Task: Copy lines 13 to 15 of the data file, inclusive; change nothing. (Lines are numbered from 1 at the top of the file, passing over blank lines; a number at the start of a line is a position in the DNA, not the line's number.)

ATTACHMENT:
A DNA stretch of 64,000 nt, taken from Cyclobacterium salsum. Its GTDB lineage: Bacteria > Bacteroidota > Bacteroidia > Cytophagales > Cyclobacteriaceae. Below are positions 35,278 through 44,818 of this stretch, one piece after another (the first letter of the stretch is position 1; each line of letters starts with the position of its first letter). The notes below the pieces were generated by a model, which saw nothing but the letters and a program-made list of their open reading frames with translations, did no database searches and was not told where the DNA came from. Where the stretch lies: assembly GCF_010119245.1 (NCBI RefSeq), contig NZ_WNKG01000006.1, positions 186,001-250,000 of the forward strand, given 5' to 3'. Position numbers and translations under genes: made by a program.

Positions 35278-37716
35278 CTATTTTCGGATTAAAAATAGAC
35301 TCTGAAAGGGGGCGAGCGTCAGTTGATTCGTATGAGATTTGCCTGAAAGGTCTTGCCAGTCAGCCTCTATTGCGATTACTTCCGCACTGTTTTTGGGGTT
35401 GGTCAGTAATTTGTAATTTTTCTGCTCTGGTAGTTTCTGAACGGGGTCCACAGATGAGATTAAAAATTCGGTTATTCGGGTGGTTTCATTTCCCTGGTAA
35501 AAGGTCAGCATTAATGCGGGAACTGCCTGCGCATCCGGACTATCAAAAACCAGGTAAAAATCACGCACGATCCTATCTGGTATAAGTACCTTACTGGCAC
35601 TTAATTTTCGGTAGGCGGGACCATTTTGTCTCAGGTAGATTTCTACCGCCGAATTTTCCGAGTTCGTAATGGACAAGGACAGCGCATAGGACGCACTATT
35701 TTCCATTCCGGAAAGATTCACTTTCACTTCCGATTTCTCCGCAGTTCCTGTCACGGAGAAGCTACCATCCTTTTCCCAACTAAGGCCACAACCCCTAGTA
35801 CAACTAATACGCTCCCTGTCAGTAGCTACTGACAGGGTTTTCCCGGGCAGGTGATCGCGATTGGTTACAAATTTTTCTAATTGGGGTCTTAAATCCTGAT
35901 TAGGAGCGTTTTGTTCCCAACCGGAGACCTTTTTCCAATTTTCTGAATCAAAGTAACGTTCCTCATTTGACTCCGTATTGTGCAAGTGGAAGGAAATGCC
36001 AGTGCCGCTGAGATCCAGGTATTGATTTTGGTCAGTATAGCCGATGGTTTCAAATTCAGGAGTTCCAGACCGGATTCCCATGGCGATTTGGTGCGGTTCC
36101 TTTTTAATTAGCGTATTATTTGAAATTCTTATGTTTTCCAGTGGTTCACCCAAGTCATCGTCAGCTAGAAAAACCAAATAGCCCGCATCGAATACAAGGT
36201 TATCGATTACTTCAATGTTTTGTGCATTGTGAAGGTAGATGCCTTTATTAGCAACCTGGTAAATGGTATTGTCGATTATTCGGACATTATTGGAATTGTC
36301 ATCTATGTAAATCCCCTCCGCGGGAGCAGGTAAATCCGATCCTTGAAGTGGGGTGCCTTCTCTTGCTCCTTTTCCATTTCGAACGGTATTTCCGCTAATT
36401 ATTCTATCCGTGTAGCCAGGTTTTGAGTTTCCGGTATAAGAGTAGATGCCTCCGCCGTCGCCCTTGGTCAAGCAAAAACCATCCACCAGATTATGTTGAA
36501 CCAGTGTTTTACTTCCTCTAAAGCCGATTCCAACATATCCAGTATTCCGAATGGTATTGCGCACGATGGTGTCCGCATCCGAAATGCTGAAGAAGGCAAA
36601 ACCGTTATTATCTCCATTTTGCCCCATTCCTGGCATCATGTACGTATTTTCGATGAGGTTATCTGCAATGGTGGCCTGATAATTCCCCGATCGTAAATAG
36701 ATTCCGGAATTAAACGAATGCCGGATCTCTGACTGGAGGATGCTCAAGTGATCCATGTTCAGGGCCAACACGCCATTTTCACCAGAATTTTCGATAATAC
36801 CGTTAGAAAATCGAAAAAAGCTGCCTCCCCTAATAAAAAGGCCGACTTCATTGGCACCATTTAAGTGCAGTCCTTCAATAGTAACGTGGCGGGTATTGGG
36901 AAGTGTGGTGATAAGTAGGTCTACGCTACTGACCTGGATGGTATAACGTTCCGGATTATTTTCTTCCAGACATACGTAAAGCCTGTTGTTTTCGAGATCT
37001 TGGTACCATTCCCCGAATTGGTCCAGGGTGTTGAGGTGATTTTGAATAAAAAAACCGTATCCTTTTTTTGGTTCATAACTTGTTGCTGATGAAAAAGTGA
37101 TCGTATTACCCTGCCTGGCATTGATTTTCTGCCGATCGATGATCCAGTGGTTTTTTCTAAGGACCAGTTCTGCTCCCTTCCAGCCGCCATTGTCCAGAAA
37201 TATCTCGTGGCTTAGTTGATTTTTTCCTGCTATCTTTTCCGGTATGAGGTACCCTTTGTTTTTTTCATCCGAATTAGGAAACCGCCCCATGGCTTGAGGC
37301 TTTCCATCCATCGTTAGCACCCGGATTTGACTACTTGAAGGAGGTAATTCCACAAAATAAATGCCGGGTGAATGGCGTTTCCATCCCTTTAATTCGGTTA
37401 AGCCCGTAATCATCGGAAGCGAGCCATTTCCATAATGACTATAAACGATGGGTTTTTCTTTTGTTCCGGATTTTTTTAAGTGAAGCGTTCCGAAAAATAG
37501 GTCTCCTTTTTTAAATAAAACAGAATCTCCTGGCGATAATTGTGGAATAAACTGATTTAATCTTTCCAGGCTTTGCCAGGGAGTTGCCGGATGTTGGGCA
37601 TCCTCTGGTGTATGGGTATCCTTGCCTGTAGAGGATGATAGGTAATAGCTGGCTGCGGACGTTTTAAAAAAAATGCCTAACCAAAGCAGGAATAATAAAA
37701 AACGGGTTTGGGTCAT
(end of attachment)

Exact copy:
36201 TATCGATTACTTCAATGTTTTGTGCATTGTGAAGGTAGATGCCTTTATTAGCAACCTGGTAAATGGTATTGTCGATTATTCGGACATTATTGGAATTGTC
36301 ATCTATGTAAATCCCCTCCGCGGGAGCAGGTAAATCCGATCCTTGAAGTGGGGTGCCTTCTCTTGCTCCTTTTCCATTTCGAACGGTATTTCCGCTAATT
36401 ATTCTATCCGTGTAGCCAGGTTTTGAGTTTCCGGTATAAGAGTAGATGCCTCCGCCGTCGCCCTTGGTCAAGCAAAAACCATCCACCAGATTATGTTGAA